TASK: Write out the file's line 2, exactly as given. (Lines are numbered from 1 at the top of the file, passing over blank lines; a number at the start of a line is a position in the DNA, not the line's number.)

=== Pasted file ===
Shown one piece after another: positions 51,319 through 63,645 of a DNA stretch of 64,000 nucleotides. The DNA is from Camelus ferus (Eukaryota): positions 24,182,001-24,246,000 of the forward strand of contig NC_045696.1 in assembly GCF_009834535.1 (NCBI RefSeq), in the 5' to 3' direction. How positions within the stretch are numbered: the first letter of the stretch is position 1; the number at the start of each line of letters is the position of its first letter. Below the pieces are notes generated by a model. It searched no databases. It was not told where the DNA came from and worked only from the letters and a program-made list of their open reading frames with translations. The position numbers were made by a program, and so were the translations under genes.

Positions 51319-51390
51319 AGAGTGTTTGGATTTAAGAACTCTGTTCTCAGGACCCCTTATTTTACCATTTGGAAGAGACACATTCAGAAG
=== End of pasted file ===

Positions 51319-51390